Watchdog report exposes litany of failures behind £1bn equal pay bill

By Tom Gordon - Scottish Political Editor, The Herald

Glasgow City Chambers

A DECADE long failure of leadership by central and local government has left taxpayers with a bill of more than £1billion for equal pay claims from female council staff, it has emerged.

In a damning study of politicians stalling and ducking responsibilities, the Accounts Commission said around £750m had been spent settling pay claims since 2004.

However a further 27,000 claims are still live, including a recent one from more than 6000 workers in Glasgow which could cost the city £500m, pushing the final bill far higher.

The watchdog blamed “a lack of collective national leadership to overcome challenges and address equal pay issues in a timely way”, with ministers failing to give councils extra funds to help stave off challenges, and authorities in denial about the scale of the problem.

Male-dominated trade unions protecting the higher wages of male workers, often through spurious bonuses, were also a factor.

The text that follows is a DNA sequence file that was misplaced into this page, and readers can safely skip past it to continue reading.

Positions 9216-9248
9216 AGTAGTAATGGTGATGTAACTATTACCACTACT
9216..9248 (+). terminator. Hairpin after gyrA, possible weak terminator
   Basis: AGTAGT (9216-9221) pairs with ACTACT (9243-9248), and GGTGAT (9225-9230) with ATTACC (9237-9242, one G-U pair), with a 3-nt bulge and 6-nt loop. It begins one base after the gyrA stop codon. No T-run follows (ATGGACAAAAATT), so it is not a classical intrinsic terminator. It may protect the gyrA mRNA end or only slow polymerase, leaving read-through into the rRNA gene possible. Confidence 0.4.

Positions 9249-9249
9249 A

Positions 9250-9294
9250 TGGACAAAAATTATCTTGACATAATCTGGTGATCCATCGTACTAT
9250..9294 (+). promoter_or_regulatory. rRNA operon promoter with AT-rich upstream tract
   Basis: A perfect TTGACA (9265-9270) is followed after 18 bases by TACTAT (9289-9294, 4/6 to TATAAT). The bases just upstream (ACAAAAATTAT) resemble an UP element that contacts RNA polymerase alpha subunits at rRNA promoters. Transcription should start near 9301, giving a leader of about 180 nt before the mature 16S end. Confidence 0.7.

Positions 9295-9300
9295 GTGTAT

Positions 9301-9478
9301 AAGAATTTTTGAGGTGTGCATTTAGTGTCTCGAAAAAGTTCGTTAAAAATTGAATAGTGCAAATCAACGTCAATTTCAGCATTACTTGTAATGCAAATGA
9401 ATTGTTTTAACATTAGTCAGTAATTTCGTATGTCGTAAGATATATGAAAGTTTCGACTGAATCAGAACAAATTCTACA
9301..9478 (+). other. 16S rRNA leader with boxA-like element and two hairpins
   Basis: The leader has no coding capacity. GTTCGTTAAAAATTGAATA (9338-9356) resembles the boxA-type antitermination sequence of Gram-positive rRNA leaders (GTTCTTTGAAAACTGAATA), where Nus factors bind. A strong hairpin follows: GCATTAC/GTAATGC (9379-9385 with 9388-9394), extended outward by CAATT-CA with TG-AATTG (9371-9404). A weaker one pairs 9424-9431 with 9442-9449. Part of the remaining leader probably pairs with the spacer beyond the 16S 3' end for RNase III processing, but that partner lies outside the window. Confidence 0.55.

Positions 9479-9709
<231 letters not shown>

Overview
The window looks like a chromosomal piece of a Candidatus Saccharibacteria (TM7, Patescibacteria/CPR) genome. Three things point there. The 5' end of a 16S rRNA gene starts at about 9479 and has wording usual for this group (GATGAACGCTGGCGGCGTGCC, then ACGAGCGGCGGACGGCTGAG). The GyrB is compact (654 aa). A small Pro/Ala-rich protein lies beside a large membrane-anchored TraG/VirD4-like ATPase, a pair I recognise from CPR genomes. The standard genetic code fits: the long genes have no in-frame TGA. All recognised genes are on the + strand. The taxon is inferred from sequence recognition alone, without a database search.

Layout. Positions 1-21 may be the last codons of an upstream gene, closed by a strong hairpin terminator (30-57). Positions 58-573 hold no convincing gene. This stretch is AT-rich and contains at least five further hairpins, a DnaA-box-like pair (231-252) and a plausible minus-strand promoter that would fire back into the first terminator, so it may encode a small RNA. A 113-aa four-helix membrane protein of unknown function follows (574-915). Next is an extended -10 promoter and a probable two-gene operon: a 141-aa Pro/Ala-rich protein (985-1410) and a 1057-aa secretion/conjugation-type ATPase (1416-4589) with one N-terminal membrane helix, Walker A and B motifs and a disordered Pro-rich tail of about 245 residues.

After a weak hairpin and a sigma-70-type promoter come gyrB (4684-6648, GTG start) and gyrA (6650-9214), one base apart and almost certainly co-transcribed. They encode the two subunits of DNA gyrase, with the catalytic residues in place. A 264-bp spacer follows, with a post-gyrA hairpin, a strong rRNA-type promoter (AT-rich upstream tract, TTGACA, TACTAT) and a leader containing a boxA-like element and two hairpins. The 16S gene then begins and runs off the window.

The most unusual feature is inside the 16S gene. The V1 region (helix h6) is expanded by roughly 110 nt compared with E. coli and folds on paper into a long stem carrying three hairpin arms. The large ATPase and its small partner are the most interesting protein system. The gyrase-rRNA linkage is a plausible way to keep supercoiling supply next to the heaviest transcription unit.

In order to fix pay anomalies a UK-wide deal, the Single Status Agreement, was established in 1999 to unify pay structures.

Councils were given until 2004 to carry out job evaluations so that women in roles such as caring, cleaning and catering were no longer paid less than men doing equivalent work such as gardening, gravedigging or bin collection.

However only one council met the deadline, and it was not until 2010 that all of Scotland’s councils had single status in place.

Without funds from central government to harmonise pay scales properly, councils failed to make the issue a priority and skimped on deals, sometimes adding to the discrimination by allowing bad practices to continue in order to avoid industrial action.

They also paid 50,000 women £232m in compromise deals to give up claims to back pay.

There were “often of a relatively low value” compared to what they were due.